Shortly after exiting the cable car on Sugarloaf mountain, the line of people slowed down. Initially it was hard to tell why. Then, as we moved forward, we discovered this guy was hanging out next to the path entertaining passersby.
Rio de Janeiro is set in an amazing setting as the city seems to drape itself over the mountains that grow out of the ocean. I was only there for a few days during the World Cup so didn’t really get a feel for the city, apart from a couple of interesting nights out in the Samba district. My dad and I also stumbled upon a restaurant for lunch one day in Ipanema that was so good we had to bring the rest of our group back there for dinner the same day.
We worked up our appetite that day by first visiting Sugar Loaf mountain where we got this view back over the Botafogo district, where we were staying.
While in Brazil for the World Cup we took some time out for a side trip to Ouro Preto in Brazil. It’s an old gold mining town perched atop steep hills. There’s a church with an amazing gilded interior, but you couldn’t take pictures inside. The church in this picture isn’t that same church, but gives you a good idea of what the town looks like.
I took this photo looking down at Botafogo’s busy streets from my hotel balcony one night. I had to wait a while for Christ the Redeemer to show himself from behind the clouds.
I won’t be posting for just over a week as I’m going to London for meetings. First though, I’ve tacked on a long weekend to Marrakesh and will be making a return to Amsterdam once the meetings are finished. It’ll be my first time wandering around Amsterdam’s canals in winter.
I didn’t manage to take a lot of pictures while I was in Brazil as there was a pretty sizable distraction on the go… the World Cup.
My Dad and I did make the trip up Sugarloaf Mountain though and I managed to take the following picture, which I’m very happy with. I’ll probably be getting it printed. If you look closely at Copacabana beach, the furthest left, you can see the FIFA Fanzone set up on the sand. Admittedly, you’d probably have to know what you’re looking for to find it.
The most amazing thing about these thermal vents was the total lack of barrier. Ten years on, I wonder if they’re still left completely open for people to wander between with no safety barriers whatsoever. I expect, and hope, they probably are.
If you look to the left, you’ll see a Welshman doing his best fall into boiling water.
This was one of my favorite photos from Bolivia, taken on my little Olympus point and shoot. I had this photo blown up and hanging on my wall for years.
It’s the view over Sucre, Bolivia taken from within a beautiful old Spanish portico. While there, I committed the ultimate sin of haggling over the price of an embroidered rug, reaching a price and realizing I’d forgotten my wallet. It was pretty embarrassing, fortunately one of my travel buddies happened to come round the corner and was able to lend me the cash. The rug I got had it’s edges mysteriously burnt while it was in storage at a hostel. A perfectly round hole was burnt through my bag and into the edges of my folded rug. It wasn’t too bad, added character at least, and I actually still have it on display under the glass of my coffee table.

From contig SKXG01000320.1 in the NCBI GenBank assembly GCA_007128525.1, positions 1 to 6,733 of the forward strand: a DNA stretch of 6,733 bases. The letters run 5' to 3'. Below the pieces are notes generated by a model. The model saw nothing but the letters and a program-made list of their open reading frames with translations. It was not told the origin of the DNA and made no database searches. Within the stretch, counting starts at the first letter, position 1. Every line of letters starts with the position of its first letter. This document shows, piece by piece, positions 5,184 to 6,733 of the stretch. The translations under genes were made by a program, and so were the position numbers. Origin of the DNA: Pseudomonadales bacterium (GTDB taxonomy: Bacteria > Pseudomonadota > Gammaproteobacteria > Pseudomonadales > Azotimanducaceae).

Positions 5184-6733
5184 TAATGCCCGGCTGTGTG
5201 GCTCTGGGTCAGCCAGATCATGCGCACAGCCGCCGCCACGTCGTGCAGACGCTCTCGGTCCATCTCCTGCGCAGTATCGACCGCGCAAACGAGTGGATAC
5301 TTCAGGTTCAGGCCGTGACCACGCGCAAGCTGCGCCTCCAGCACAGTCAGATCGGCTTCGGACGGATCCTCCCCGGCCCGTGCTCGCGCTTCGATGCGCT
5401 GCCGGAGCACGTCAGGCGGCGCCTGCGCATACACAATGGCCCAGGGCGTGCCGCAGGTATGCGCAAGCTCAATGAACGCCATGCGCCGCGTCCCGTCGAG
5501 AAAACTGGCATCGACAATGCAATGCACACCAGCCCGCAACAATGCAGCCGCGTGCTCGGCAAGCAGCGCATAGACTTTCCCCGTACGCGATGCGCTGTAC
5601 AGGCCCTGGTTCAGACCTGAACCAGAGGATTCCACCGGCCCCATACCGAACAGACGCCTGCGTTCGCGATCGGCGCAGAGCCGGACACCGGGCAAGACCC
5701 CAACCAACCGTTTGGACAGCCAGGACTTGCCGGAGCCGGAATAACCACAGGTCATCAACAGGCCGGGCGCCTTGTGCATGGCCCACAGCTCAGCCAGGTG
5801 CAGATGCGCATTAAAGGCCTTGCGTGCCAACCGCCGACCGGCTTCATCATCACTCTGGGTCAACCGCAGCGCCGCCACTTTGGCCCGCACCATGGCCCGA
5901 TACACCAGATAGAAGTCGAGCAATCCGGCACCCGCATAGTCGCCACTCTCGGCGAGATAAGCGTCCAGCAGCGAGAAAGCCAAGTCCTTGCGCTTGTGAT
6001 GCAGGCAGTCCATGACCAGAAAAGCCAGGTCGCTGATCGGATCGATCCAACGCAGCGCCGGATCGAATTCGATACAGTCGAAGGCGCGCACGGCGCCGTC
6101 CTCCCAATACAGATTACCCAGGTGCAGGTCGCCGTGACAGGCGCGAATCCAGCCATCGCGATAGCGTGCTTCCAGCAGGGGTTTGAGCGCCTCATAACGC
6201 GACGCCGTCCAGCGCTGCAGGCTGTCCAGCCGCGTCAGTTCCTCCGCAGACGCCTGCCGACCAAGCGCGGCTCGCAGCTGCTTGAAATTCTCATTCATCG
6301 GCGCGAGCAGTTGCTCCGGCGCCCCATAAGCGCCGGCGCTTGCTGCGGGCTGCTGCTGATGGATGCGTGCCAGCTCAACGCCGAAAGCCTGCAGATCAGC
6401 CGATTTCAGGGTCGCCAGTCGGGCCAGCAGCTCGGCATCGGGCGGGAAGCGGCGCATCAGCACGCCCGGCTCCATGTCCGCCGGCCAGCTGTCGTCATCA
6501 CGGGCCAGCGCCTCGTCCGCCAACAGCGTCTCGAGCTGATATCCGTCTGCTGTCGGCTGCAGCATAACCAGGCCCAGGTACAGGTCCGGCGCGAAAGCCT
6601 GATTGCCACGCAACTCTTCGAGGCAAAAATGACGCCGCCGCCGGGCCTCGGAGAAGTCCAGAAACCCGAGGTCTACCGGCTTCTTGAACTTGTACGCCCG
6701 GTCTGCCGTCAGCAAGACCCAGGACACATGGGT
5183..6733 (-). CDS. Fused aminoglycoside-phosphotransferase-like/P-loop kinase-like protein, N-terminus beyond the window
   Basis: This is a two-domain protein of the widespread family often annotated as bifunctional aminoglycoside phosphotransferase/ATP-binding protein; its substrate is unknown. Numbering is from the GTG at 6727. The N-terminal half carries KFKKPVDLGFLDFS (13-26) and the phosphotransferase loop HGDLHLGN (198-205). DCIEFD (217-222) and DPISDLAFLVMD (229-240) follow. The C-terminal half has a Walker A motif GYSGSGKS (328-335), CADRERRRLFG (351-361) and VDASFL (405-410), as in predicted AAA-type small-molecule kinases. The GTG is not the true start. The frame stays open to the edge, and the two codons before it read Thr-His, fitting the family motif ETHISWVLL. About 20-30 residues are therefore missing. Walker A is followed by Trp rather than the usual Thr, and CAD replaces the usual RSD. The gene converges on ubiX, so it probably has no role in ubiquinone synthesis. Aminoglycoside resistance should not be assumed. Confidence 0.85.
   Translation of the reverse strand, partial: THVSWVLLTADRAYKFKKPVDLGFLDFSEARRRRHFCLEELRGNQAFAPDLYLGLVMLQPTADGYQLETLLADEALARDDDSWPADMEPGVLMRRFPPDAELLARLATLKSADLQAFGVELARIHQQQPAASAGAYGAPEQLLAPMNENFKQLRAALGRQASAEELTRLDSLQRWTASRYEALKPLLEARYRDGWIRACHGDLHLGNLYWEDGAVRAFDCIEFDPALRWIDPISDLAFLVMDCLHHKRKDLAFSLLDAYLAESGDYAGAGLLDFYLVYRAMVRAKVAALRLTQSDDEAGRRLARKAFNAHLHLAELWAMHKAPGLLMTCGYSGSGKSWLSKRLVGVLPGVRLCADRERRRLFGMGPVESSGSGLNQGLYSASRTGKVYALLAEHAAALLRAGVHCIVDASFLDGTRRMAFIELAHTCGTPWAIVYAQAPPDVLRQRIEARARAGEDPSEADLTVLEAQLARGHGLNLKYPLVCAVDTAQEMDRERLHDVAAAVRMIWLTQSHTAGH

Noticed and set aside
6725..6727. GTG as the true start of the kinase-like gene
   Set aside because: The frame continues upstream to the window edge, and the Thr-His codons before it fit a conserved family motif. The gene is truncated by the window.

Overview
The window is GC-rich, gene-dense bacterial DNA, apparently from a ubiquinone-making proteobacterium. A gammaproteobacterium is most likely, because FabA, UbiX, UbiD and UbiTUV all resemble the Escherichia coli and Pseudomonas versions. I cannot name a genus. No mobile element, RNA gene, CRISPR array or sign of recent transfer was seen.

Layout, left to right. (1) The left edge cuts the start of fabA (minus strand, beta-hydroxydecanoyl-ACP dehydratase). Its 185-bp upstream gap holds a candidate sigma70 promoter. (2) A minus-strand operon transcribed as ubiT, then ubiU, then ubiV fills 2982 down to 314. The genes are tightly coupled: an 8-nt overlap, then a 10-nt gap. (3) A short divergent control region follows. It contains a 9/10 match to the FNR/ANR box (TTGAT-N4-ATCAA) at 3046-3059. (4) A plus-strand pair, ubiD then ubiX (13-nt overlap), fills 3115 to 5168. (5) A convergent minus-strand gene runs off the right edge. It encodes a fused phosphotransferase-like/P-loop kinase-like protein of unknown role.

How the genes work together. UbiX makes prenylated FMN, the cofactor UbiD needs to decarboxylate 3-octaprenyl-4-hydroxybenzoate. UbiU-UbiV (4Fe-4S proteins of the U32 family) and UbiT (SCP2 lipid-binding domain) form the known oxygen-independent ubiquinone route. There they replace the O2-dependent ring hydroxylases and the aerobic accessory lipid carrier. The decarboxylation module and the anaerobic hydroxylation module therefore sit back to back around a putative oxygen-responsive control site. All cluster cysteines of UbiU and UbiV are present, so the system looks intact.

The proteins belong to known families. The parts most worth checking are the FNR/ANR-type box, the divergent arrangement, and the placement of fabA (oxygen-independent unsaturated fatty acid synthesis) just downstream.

Llamas have a bad reputation for spitting on people. I can tell you with absolute certainty that that’s a lie, at least where the llamas photographed are concerned. We walked all amongst these guys and they barely batted an eye at our presence.
This is another of my old photos taken with a point and shoot ten years ago. If you look close you can see little pink blobs in the background, those are flamingos. It’s the only place I’ve ever seen a flock of wild flamingos.
It wasn’t long after taking this photo that our guide woke us up at 2 in the morning and ordered us to get packed and ready to leave. We were supposed to fly from Sucre to Santa Cruz two days later, but he had heard there were protests scheduled in Sucre that would prevent us from entering Sucre if we didn’t leave Ayuni immediately.
After loading onto the bus, bleary eyed, we careened along the rough mountain roads, clinging to the cliffs, towards Sucre. Despite our early departure we didn’t make it back before the roads into the city were blocked by the haphazardly placed vehicles of angry bus and taxi drivers. Our guide went on ahead to assess the situation and came back to inform us that we’d have to complete the last few miles into the city on foot.
Apparently we were lucky it was drivers striking and not farmers because it was less likely that they’d throw rocks at us as we passed (That’s less likely… i.e., not completely out of the question). We were still told to stick together and keep our eyes up as we walked through the barricade. As it turned out, the protestors were content to get us off our bus and make us walk with our packs into the city, and we passed through without incident.
It was definitely a situation where using a backpack trumped a rolling suitcase.
This is another of my old pics shot with a tiny point and shoot. I’d love to go back here again. We were on our way to the Ayuni salt flats when steam appeared on the horizon. Before we knew it we were stepping out of our jeeps in front of gurgling, churning, stinky wasteland like nothing I’d ever seen. Then, our jeeps drove on, to pick us up on the other side. We were actually allowed to walk right through these geysers, not a safety barrier in sight. It was pretty amazing, but you definitively had to watch your step.